That’s what having eight draft picks (three in the first round and five in the second) can do for you.
 
And while the Celtics have lots of needs, here’s a look at five specifically that they can address through the draft, and the best players to fill those voids.
 
5. Undervalued talent: Marquese Chriss
Getting players whose talent exceeds where they are drafted is certainly something the Celtics would love to do in a year when they have so many picks. Marquese Chriss of Washington could be that player. He’s a 6-9 forward who in this small-ball era in the NBA, can play both forward positions and have a matchup advantage at both spots. He’s targeted to be selected in the middle of the first round which makes him a prime target of the Celtics who could tab him with their second, first-round selection which will be the 16th overall pick.
 
 
4. Rim Protection
You have to give the Celtics props for having a defense that ranked 4th in the NBA despite no legit rim protector other than 6-9 Amir Johnson. As good as Johnson was, the Celtics need to add at least another player or two with rim protection as their strength. Enter Michigan State’s Deyonta Davis. He’s limited offensively in terms of what he can do, but his knack for blocking/altering shots, lateral quickness, vertical leap and overall strength makes him a force in the middle. He too is a player Boston has to give some thought to selecting if he’s still on the board (he’s considered a possible late-lottery pick) when it’s time for the Celtics to choose at No. 16.
 
 
3. Defensive versatility
One of the reasons Boston’s defense was so good this season was because of its ability to make defensive switches and it not create huge mismatches. Having players with the talent and skill to defend multiple positions will remain something the Celtics will also value on draft night. That’s why Jaylen Brown of Cal could be in the mix depending on where the pick Boston gets from Brooklyn, eventually falls. If it’s outside of the top-4, Brown becomes a viable possibility. He gets props for his strength and ability to use it as a means of scoring. But NBA teams are just as excited about his potential as a defender, already possessing an NBA-ready body with the tools to potentially defend all three perimeter positions.
 
2. Wing scoring
The Celtics ranked 11th in 3-pointers taken per game (26.1) but only 28th in 3-point percentage (.335) which shows that they were getting plenty of long-range shots but unable to make them with any consistency. Oklahoma’s Buddy Hield could change all that. He was hands-down the best shooter in college basketball this past season. And with him being a senior, he’s more likely to come in and make an immediate impact than many of his younger draft brethren who are judged more on potential than proven work. If the Celtics wind up with a top-3 pick, Hield would be a bit of a stretch. But if Boston is on the clock with the No. 4, 5 or 6th pick, he should be on their short list of possible targets.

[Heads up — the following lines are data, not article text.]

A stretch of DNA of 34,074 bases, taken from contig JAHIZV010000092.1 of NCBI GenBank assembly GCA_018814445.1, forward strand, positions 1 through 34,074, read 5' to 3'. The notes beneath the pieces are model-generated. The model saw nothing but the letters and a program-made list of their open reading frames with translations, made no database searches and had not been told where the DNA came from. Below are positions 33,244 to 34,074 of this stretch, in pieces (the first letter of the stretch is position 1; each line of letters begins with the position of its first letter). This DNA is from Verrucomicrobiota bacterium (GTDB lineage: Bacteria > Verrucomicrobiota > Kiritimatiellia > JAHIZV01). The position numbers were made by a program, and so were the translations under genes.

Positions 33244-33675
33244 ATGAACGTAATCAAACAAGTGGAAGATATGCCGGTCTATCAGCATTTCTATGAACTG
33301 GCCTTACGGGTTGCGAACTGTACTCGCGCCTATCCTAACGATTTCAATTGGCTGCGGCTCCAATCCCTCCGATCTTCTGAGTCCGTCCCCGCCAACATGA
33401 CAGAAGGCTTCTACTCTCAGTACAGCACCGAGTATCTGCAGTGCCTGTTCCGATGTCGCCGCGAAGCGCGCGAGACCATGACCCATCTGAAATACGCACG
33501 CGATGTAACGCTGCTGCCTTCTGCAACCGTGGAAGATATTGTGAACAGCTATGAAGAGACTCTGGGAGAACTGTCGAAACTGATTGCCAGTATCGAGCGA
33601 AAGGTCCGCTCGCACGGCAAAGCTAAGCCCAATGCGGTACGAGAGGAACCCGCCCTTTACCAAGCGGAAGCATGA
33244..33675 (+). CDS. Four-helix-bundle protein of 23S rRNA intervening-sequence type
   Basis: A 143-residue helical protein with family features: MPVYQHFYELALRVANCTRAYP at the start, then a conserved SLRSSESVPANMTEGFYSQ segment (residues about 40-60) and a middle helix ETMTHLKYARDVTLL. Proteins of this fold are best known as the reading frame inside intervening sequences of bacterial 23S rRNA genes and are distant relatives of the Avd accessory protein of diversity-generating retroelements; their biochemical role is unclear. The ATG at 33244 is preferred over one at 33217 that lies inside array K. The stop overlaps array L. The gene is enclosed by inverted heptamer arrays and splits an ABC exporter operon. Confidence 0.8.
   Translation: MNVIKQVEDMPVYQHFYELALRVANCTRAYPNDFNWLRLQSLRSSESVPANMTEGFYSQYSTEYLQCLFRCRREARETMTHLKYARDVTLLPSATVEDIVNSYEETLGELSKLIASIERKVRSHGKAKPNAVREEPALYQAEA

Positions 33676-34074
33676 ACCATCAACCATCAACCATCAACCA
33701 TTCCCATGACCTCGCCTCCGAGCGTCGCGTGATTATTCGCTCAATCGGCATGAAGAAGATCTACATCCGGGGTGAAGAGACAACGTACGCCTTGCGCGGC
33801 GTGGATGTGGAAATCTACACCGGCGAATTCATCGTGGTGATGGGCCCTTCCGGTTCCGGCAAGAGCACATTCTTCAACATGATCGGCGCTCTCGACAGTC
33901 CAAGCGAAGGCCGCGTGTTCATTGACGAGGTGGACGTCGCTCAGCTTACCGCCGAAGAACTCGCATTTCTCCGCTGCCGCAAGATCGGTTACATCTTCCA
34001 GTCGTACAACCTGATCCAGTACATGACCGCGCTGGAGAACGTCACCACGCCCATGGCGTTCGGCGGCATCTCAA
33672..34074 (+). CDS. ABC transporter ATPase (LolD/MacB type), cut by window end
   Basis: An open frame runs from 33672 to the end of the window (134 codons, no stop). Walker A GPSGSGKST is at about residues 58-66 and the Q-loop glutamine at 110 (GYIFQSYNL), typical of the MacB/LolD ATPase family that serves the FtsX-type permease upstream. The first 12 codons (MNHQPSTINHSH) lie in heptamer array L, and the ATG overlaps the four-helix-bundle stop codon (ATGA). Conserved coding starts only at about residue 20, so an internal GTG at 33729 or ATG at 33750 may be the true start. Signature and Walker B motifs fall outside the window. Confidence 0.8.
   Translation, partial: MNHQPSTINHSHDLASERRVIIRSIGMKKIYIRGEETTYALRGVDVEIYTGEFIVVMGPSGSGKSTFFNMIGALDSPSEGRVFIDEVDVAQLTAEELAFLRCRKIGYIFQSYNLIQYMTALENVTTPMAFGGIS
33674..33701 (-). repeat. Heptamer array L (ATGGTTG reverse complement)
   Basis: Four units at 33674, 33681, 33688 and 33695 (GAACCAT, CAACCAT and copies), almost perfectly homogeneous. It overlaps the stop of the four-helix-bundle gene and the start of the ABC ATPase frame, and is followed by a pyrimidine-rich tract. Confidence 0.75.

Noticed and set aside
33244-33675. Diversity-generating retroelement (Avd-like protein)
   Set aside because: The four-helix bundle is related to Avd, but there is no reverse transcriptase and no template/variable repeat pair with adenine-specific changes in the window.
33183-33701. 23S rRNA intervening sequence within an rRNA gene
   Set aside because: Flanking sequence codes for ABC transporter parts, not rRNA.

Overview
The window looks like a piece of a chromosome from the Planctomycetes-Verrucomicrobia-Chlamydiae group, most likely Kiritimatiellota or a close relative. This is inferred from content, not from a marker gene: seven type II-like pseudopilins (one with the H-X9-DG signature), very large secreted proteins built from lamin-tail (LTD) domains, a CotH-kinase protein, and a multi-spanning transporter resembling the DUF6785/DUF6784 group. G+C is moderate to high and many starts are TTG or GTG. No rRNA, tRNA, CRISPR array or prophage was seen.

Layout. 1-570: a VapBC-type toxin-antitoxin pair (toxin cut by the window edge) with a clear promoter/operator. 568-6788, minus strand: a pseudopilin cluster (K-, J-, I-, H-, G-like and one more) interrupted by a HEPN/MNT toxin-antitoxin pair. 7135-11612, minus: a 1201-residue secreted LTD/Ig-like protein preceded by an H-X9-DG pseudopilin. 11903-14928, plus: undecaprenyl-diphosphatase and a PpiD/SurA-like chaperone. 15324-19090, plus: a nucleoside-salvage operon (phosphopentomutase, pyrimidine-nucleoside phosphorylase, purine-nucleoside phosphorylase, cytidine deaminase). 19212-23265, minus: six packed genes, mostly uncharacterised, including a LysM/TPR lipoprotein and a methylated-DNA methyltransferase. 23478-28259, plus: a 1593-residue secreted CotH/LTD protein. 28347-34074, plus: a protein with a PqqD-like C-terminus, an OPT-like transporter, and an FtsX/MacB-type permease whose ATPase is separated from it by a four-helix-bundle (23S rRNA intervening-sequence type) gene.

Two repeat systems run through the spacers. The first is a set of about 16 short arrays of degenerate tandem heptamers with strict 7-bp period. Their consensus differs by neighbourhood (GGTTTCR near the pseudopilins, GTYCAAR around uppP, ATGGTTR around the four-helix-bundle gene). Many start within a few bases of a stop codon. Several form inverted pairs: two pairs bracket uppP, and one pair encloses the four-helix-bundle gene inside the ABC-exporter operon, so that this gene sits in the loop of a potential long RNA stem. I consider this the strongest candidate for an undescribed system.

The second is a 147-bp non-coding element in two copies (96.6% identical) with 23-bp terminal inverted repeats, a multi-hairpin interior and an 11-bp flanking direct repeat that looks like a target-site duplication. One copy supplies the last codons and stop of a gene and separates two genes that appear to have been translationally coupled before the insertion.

1. Superstar potential
The best shot Boston has of landing that superstar they’ve longed for, is to land the top overall pick. And with that pick, there’s a growing consensus that Duke’s Brandon Ingram should be that guy rather than LSU’s Ben Simmons. Ingram has a game that in many ways is reminiscent to a young Kevin Durant. But at this stage, Ingram is a better 3-point shooter (he shot 41 percent on 3s in his lone season at Duke) which is one of the many areas Boston could use a boost through the draft.
 
 

Ainge: McHale's clothesline on Rambis was 'sweet'

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Ainge: McHale's clothesline on Rambis was 'sweet'

If you know anything about basketball in the 1980s and early 1990s, you know it was a physical game. And in the playoffs, that physicality multiplied.

The Boston Celtics were no exception to that. There are countless highlights of Celtics players getting into it with their opponents, but perhaps the most famous incident was when Kevin McHale clothelined the Lakers' Kurt Rambis in Game 4 of the 1984 NBA Finals.

Celtics president of basketball operations Danny Ainge was a member of that team, and discussed that play on Thursday morning with the guys from the Toucher and Rich Show.

“I remember that we were at shootaround the morning of the Kevin McHale / Kurt Rambis clothesline incident,” Ainge said. “They had just beat us by 30 . . . it was Hollywood showtime Lakers all the way and we were humiliated. We came to practice the next day and we had some guys chirping about that, like, ‘We have to take some hard fouls. We cannot let these guys fast break over us and dunk on us in transition. We have to take some hard fouls.’ And I said to the whole team, I like screamed at them, I said, ‘Hey listen, I’m booed in every arena in this league because I’m the only guy who takes hard fouls. I need some of you guys to take some hard fouls. And sure enough Kevin clothelined Kurt Rambis and that was sweet.”